About 90% of patients with hearing loss treat their condition with hearing aids. In some cases, though, this isn’t the best hearing loss treatment plan. If this is the case for you or your loved one, your hearing instrument specialist in Spokane will suggest other hearing devices depending on your hearing needs.

The two most commonly used alternative devices for Spokane hearing loss patients are cochlear implants and Bone Anchored Hearing Aids (BAHA). These surgically implanted devices are recommended for patients who are severely hearing impaired or profoundly deaf and cannot be treated with traditional hearing aids.

Cochlear Implants

Cochlear implants are unique devices that are quite different from traditional hearing aids. Instead of amplifying sound, they actually translate sound into electrical signals that are sent directly to the auditory nerve. The brain can then perceive these signals as sound.

Cochlear implants come in two parts, one internal and the other external. The internal portion is surgically implanted in the inner ear and contains electrodes and a receiver. The external portion is worn behind the ear and contains a microphone, a speech processor and a transmitter. These devices are manufactured worldwide by Cochlear®.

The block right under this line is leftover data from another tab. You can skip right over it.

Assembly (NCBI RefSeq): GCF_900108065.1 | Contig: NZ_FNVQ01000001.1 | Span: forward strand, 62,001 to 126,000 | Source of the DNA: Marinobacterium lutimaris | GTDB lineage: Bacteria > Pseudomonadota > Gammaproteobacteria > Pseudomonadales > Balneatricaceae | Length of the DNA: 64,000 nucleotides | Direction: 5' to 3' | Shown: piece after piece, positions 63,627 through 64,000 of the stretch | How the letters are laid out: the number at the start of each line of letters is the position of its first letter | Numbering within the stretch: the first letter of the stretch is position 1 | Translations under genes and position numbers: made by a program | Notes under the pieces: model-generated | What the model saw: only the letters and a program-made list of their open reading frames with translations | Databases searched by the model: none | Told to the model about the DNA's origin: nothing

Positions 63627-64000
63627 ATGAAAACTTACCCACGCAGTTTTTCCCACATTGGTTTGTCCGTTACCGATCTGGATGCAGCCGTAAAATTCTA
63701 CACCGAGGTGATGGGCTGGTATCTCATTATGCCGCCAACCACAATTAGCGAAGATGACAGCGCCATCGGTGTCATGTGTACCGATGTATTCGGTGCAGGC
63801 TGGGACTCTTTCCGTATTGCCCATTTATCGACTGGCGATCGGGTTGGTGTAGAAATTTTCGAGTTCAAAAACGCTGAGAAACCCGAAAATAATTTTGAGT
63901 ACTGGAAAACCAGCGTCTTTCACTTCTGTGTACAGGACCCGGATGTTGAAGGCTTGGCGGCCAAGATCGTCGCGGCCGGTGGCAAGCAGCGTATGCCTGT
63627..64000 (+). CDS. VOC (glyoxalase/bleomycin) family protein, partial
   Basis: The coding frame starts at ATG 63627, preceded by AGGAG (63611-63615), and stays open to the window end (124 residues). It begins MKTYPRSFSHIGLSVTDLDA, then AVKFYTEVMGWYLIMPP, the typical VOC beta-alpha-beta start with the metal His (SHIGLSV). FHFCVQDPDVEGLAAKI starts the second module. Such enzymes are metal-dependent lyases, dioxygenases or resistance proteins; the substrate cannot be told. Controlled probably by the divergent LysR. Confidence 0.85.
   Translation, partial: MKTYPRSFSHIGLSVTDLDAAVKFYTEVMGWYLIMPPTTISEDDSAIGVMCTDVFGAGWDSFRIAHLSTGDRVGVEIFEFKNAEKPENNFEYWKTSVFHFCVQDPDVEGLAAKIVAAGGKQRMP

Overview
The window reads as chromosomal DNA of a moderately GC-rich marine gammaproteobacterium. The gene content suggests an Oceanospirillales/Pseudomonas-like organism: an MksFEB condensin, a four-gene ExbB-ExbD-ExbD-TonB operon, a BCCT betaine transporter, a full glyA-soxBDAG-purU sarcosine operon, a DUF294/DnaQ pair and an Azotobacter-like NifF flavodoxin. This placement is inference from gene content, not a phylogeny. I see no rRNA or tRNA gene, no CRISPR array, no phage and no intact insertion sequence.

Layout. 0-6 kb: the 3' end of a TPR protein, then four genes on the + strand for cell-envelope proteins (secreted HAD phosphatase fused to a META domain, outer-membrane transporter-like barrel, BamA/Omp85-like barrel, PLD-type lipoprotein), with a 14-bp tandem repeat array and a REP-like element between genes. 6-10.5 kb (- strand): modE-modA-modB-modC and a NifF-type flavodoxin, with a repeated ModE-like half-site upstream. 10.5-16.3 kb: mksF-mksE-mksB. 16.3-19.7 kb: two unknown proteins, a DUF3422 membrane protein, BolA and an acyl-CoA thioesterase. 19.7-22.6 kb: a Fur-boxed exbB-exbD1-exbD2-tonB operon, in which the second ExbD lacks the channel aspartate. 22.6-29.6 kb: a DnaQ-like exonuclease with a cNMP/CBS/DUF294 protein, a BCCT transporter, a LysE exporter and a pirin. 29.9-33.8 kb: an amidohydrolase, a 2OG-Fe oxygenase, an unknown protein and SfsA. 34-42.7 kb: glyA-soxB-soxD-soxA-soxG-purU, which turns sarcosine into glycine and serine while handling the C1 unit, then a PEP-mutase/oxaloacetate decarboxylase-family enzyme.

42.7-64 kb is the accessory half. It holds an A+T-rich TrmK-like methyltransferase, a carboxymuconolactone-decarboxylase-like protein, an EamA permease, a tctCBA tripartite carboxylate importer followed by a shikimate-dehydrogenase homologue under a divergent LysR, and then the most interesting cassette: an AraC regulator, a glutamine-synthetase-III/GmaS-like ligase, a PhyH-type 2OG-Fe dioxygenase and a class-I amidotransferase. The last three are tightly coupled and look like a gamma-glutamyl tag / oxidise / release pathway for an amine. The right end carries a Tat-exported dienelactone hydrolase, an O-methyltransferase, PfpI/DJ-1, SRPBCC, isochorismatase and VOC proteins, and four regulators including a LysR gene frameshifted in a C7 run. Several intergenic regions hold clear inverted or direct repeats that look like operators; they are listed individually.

This hearing loss treatment isn’t for everyone in Spokane. Cochlear implants treat sensorineural (inner ear) hearing loss and work best for young children and adults who lost their hearing after childhood. Patients who opt for cochlear implants must commit to learning how to use them as the transition can prove challenging. With time, though, cochlear implants can allow you to perceive sound and communicate successfully. Talk to your audiologist to find out if you or your loved one should join the quarter of a million people worldwide who have opted for cochlear implants to regain their hearing.

BAHA

Bone Anchored Hearing Aids (BAHA) is a system designed to treat conductive (middle or outer ear) hearing loss, single-sided deafness and mixed hearing loss. It has been used since 1977, though it has gone through many improvements over the past four decades.

The BAHA system bypasses the ear canal and middle ear, sending sound vibrations directly to the inner ear using bone conduction. BAHA systems have two components: a titanium implant and an external sound processor. The sound processor must be attached to the head by one of three ways: an abutment, a magnetic implant or a headband. The surgery to implant a BAHA device is simple and is usually done on an outpatient basis. BAHA can be used in patients five and older.